Grade 8 students at Central Middle school learned about online safety, password protection and in-demand cyber security jobs during a visit from Jinny Sims, Minister of Citizens’ Services, in advance of World Password Day.
“Raising cyber-aware adults begins with conversations today,” said Sims. “As the minister responsible for government information security, and a former teacher, I understand the importance of cyber safety and education to keep our kids safe when they play, learn and socialize online.”
Last year, $14 billion was spent on cyber crime in Canada. By 2021, cyber crime is estimated to cost $6 trillion globally. As criminals become more sophisticated and technology advances, these numbers will continue to climb. Government, businesses, parents, teachers, students, members of the community and all organizations need to work together to remain vigilant about online security.
“In the ever-changing world of social media and the online world, continuing to educate students on the importance of cyber safety, privacy settings and their online presence is vital,” said Sam Jingfors, vice-president, Safer Schools Together. “Empowering students as early as possible to use their devices responsibly puts them in the best position to be successful now and in the future.”
Cyber crime and security also create demand for IT talent locally, provincially, nationally and globally. According to industry experts, there will be at least 3.5 million job openings in this area worldwide by 2021.
“Providing students with cyber security knowledge and skills will give them the boost they need to explore and take advantage of the well-paying and in-demand IT jobs of the future,” said Sims. “In less than a decade, the young people here with me in this classroom could very well be the future threat hunters, security analysts or technicians in our security operations centre.”
Cyber essentials for youth – tips for staying safe online:
- Use strong passwords. Do not share them.
- Do not click on suspicious links or attachments. Think before you click!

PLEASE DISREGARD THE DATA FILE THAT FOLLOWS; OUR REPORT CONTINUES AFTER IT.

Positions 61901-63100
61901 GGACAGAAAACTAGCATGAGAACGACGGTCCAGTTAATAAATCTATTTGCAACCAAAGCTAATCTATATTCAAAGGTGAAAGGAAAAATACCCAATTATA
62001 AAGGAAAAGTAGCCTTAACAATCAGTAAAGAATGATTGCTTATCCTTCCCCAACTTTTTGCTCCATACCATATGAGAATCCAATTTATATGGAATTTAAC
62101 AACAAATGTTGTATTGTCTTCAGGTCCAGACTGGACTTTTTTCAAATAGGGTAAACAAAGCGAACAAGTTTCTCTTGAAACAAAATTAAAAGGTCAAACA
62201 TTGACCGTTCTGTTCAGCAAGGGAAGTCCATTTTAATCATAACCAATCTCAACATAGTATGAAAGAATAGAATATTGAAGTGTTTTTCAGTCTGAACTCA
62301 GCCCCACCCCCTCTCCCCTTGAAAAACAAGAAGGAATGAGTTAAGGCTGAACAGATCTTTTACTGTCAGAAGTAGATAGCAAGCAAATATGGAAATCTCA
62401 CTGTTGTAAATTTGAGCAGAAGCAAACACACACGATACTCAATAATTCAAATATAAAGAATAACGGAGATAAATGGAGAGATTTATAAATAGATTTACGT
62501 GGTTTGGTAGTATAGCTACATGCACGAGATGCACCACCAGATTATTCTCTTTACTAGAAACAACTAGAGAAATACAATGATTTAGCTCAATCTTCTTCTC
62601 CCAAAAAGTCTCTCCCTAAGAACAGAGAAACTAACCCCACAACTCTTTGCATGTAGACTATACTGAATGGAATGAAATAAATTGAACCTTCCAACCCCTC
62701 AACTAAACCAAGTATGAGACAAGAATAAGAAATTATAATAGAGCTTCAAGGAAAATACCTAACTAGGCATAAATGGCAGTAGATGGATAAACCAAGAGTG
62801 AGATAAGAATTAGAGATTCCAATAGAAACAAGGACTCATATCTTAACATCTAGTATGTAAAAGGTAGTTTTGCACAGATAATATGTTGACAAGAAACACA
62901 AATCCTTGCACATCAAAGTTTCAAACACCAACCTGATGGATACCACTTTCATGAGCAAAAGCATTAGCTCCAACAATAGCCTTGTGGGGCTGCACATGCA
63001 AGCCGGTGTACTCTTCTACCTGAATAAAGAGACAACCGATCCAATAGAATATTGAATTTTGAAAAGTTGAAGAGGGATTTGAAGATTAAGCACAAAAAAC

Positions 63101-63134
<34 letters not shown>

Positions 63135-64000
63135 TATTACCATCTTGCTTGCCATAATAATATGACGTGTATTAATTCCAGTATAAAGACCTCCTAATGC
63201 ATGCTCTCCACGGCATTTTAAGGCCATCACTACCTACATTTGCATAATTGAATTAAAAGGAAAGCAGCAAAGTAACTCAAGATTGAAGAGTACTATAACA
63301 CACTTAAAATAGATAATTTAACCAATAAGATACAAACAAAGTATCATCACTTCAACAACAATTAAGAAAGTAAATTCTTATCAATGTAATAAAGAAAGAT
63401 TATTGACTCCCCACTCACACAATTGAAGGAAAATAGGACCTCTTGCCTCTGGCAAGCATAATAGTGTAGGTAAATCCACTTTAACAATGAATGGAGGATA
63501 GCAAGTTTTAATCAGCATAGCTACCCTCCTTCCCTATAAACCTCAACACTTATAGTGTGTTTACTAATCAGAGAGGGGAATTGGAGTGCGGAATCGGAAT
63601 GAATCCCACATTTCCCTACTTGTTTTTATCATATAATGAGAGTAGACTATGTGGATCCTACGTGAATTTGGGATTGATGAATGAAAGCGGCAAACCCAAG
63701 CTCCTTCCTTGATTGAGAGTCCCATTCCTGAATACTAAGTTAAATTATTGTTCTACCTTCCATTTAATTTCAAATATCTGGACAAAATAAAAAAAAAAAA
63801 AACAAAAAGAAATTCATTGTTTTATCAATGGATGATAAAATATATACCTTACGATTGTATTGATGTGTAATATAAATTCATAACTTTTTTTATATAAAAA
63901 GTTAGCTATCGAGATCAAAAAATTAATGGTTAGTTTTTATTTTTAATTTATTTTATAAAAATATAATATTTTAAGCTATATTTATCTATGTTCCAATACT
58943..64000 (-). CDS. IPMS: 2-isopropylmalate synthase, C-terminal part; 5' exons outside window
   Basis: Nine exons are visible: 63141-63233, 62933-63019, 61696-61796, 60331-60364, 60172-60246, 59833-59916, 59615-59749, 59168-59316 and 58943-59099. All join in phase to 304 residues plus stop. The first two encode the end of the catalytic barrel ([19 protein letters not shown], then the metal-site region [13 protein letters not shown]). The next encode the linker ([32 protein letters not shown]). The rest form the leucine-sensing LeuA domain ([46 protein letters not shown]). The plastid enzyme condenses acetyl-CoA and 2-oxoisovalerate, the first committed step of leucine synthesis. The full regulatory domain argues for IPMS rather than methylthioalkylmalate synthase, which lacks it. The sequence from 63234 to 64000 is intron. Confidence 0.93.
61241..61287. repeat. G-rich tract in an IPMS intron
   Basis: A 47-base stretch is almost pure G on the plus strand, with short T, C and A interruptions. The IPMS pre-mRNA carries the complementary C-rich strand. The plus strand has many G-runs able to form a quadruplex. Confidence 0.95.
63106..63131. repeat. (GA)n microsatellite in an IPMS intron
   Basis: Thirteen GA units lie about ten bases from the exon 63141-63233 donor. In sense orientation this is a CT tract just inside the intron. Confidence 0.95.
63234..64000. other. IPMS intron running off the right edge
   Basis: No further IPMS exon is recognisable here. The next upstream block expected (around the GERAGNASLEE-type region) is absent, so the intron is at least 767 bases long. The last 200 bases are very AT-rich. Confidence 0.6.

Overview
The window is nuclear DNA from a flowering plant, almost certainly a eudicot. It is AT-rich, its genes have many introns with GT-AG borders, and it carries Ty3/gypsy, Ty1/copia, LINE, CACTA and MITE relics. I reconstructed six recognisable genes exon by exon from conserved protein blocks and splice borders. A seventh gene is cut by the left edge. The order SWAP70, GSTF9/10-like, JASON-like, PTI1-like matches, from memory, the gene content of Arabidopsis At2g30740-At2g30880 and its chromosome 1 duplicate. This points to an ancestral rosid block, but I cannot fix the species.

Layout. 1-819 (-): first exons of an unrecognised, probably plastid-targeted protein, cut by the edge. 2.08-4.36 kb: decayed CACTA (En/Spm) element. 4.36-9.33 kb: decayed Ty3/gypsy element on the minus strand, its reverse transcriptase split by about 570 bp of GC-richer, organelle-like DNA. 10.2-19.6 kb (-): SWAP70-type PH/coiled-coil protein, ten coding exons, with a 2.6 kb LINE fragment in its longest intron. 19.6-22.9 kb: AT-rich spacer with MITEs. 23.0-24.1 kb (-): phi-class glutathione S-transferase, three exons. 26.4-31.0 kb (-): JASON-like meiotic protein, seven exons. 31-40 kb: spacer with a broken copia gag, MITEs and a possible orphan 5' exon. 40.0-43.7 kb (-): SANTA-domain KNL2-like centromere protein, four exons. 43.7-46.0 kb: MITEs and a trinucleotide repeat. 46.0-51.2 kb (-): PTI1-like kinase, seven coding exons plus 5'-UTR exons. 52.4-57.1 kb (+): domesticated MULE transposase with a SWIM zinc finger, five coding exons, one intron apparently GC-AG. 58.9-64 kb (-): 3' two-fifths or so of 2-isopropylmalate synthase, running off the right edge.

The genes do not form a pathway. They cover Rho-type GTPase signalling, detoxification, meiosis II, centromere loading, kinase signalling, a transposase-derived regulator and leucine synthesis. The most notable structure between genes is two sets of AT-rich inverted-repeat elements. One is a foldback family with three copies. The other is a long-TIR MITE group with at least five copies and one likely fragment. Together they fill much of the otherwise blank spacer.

- People may not be who they say they are online.
- Keep an eye on your devices. Do not allow them to be borrowed or stolen.
- Be kind online.
- Report anything suspicious to an adult.
- In February 2019, the B.C. government invested $160,000 to provide over 190 online safety sessions to more than 19,000 students in grades 3-12 throughout the province.
- Students will learn the importance of a positive digital reputation, protecting their privacy online and details on how to use ERASE (expect respect and a safe education), an anonymous reporting tool in response to bullying and other concerns.
- During the 2018-19 school year, the Ministry of Education expanded the provincial ERASE strategy to focus on social media and online safety.
- According to the Government of Canada:
- 60% of teens say they would share their passwords with friends.
- 36% of teens have full or partial public profiles on their social networks.
- 94% of Canadians use a laptop or desktop computer to access the internet, 74% use a smartphone and 58% use a tablet.
- On average, the provincial government experiences 240 million unauthorized access attempts daily, or 2,778 per second, on its information systems. In response, the Province regularly upgrades IT security to increase protection from threats, such as malicious emails and websites.
- Government is committed to strong privacy and security controls and is working to increase awareness of best practices for information technology throughout the public sector.
ERASE (expect respect and a safe education): www.erase.gov.bc.ca
Resources to help keep children and youth safe online: https://www.cybertip.ca/app/en/internet_safety
For a comic book illustration to help youth better understand and navigate privacy issues online, visit:
May 2 is World Password Day: https://nationaltoday.com/world-password-day/
For high-resolution photos of the classroom session on cybersecurity, visit: http://ow.ly/AOlF30oA2uq